E-mail this

  • Home

  • Search
  • Send Comments
  • What's New
  • Hottest 25
      Legends

  • Odd News
  • Glossary
  • FAQ

  • Autos
  • Business
  • Cokelore
  • College
  • Computers

  • Crime
  • Critter Country
  • Disney
  • Embarrassments
  • Food

  • Glurge Gallery
  • History
  • Holidays
  • Horrors
  • Humor

  • Inboxer Rebellion
  • Language
  • Legal
  • Lost Legends
  • Love

  • Luck
  • Media Matters
  • Medical
  • Military
  • Movies

  • Music
  • Old Wives' Tales
  • Photo Gallery
  • Politics
  • Pregnancy

  • Quotes
  • Racial Rumors
  • Radio & TV
  • Religion
  • Risqué Business

  • Science
  • September 11
  • Sports
  • Titanic
  • Toxin du jour

  • Travel
  • Weddings

  • Message Archive
 
Home --> Sports --> Football --> Tom Brady

Tom Brady

Legend:   Patriots quarterback Tom Brady was once a cast member of The Brady Bunch television series.

Status:   False.

Example:   [Collected via e-mail, January 2008]

Was Tom Brady of the Patriots a member of the TVs Brady Bunch?

Origins:   Devotees of The Brady Bunch, the popular family sitcom which aired on ABC television in the early 1970s, probably have no difficulties in making some connections between football and that show. One of the more memorable episodes ("The Subject Was Noses") involved an errant football toss by Peter that hit his sister Marcia in the face, swelling up her nose and ruining her date with the big man on campus. Deacon Jones, a member of the Los Angeles Rams' vaunted "Fearsome Foursome" defensive line, guest-starred as
himself in an episode ("The Drummer Boy"), helping to convince Peter that he shouldn't let his football teammates' razzing dissuade him from pursuing his interest in singing with the school's glee club. And legendary New York Jets quarterback Joe Namath did a star turn in an episode of the show ("Mail Order Hero") as well, lured into showing up at the Bradys' house by a bogus letter stating that Bobby was dying.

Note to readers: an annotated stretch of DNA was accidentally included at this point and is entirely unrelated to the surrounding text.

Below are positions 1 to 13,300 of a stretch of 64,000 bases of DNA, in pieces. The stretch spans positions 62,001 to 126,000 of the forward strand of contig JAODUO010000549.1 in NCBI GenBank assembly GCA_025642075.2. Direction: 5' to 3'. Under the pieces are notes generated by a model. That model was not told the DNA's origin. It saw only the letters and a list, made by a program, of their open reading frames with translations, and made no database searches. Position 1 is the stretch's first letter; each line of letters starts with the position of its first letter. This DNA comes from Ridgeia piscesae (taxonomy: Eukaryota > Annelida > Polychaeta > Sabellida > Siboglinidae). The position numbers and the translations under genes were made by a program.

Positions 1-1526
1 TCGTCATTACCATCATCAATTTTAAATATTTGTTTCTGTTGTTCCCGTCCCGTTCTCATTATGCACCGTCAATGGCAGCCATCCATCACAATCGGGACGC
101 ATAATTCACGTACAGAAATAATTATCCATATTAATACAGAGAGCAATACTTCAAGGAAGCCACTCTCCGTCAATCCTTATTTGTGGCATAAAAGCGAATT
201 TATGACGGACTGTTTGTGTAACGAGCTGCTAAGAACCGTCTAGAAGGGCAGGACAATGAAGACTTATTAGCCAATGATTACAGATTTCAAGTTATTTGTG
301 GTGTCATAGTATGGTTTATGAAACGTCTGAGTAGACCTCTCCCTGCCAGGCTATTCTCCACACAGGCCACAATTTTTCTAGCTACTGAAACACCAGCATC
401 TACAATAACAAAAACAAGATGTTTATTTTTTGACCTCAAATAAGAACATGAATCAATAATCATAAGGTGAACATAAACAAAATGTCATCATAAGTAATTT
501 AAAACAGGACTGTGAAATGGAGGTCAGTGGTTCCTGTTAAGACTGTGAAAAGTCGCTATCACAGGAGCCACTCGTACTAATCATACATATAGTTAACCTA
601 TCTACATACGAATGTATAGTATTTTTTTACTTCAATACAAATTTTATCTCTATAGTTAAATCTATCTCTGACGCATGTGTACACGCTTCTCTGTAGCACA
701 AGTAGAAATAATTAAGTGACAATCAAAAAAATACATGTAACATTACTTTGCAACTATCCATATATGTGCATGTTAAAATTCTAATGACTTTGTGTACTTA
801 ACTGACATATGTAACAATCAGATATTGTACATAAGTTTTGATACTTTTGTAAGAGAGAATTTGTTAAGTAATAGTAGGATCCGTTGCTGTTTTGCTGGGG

And football fans certainly have no difficulties in making a connection between that sport and Tom Brady, the New England Patriots quarterback who has led his team to three Super Bowl victories and was on the verge of capping off a perfect season with a fourth NFL championship in 2008 (falling just short when the Patriots lost Super Bowl XLII to the New York Giants). But is there a connection between Tom Brady and The Brady Bunch, other than the similarity in surnames?

Undoubtedly some people have been led into believing there is a connection by a segment from the E! cable channel's True Hollywood Story (THS) series detailing how an 8-year-old Tom Brady was cast as the "mischievous fourth Brady brother" on The Brady Bunch but was later fired and then excised from the show's history:


It was all just a bit of fun, however — this was not a real THS segment, but a spoof aired by ESPN. The dead-on imitative THS style is convincing, though, and straight-faced interview appearances by Barry Williams, Christopher Knight, and Mike Lookinland (the actors who played Greg, Peter, and Bobby Brady, respectively), as well as Tom Brady himself and teammate Drew Bledsoe lend verisimilitude to the joke. The gag's plausibility was likely helped along by casual fans' recalling that the show did briefly feature a fourth boy, the Brady kids' Cousin Oliver, who appeared only in the series' final six episodes.

But we don't really need to know all this to debunk the notion that Tom Brady was ever a Brady Bunch cast member, as one simple fact will suffice: The series was in production from 1969 to 1974, but Tom Brady wasn't born until 1977. Not only couldn't he have been a cast member, but he couldn't even have watched the show during its original network run.

Last updated:   3 February 2008

Urban Legends Reference Pages © 1995-2014 by Barbara and David P. Mikkelson.
This material may not be reproduced without permission.
snopes and the snopes.com logo are registered service marks of snopes.com.
 
  Sources Sources:
    Brooks, Tim and Earle Marsh.   The Complete Directory to Prime Time Network TV Shows.
    New York: Ballatine Books, 1999.   ISBN 0-345-42923-0.